When a baby’s life is brief, parents must fit a lifetime of love and memories into mere moments.
Without adequate support, resources, and options, many bereaved parents face regrets in the weeks and months following the loss of their baby.
While spending time creating tangible memories with their little one will not take away the devastating grief a parent experiences, offering options that give parents more time with their babies can help alleviate some of those regrets.
As a perinatal loss support professional, I walk with families experiencing miscarriage, stillbirth, or infant death every day.
I have the distinct privilege of helping to take away some of the fear a parent feels when meeting a baby who is born sleeping so that they can see the beauty of their precious child.
There is no one more equipped to parent a baby, whether alive or not, than his or her parents.
My job is to help foster an environment where parents can feel comfortable creating memories with a baby who is no longer living.
We help them celebrate their little one because all babies are worthy of celebration.
There are many tools that we use to help ensure a parent experiences their time with their baby. Their story… their way.
One part of a more comprehensive perinatal loss support plan that helps provide a gift of time for grieving parents is a cooling device.
A cooling device helps keep the baby’s temperature low, preserving the baby’s condition.
There are several options for parents who may wish to use this tool to keep their baby in the room with them.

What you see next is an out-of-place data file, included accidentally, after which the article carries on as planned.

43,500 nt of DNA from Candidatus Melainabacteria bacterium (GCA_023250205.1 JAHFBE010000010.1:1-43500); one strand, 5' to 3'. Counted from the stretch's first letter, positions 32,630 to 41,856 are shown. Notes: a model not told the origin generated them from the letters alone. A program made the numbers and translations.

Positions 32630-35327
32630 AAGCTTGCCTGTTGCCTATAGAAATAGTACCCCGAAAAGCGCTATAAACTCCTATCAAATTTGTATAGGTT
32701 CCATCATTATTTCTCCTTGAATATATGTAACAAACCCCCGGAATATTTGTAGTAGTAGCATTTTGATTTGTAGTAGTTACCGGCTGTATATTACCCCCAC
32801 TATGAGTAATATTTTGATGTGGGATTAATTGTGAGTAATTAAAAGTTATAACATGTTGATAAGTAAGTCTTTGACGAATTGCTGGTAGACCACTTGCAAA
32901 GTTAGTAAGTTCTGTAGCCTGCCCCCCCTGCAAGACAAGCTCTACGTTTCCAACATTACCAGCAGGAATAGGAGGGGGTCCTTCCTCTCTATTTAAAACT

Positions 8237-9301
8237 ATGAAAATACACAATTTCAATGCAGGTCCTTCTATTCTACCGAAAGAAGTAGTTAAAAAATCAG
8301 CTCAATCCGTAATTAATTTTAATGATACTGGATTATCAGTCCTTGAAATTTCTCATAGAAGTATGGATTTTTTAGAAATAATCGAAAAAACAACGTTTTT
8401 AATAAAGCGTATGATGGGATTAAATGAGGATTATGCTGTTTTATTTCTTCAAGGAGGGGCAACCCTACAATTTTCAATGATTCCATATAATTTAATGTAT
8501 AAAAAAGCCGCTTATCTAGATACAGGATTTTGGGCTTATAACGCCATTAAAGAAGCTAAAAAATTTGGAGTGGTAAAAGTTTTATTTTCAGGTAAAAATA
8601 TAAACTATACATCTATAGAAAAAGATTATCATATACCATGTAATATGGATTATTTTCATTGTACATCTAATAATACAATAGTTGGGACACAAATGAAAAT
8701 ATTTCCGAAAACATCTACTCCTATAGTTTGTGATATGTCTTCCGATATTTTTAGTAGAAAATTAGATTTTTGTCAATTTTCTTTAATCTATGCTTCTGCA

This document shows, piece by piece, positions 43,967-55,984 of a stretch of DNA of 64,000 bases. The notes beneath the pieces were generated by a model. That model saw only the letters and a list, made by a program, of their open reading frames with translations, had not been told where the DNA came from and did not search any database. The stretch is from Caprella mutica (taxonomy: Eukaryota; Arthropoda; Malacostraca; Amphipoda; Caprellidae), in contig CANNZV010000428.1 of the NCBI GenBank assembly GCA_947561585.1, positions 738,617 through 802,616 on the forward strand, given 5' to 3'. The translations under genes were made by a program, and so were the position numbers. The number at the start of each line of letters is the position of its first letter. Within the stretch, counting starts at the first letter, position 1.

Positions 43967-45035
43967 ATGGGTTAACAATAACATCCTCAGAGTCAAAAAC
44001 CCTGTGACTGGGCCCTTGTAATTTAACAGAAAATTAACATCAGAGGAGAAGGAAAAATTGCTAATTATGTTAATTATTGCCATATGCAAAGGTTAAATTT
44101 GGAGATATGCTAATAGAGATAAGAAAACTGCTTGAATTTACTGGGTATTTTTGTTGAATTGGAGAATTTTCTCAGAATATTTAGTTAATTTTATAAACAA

One of the most well-known cooling devices is Cuddle Cot. The Cuddle Cot was developed by Flexmort, a mortuary supply company located in the United Kingdom.
The machines pump cold water through the tubes and into a mat, which is laid in a Moses basket or hospital crib. A receiving blanket is laid over the mat.
The baby lies on top of the blanket and mat. Keeping baby cool helps to preserve her condition.
At first, I was skeptical of how parents would respond to the machine and if it would be a comfort to them. I soon discovered the benefits of the cot.
The condition of the babies who spent time on the cot improved drastically after just a few hours.
The skin returned to its original shade, and the babies’ general appearance improved continually, even days after they passed.
Mothers who experienced a C-section or other delivery complications no longer had to push themselves to create memories with their baby while feeling ill.
They could now rest knowing that their deceased baby’s conditions would not change quickly if they chose to nap for a moment.
Families could keep their babies with them rather than sending them to other areas of the hospital to be cooled.
Many mothers and families have been so blessed by the gift of time provided by the use of the Cuddle Cot, they have held fundraisers to donate cots to their local hospitals in memory of their children.
Some of these families have found comfort in knowing that because their baby lived, another family may get to spend more time with their baby as they say hello and goodbye.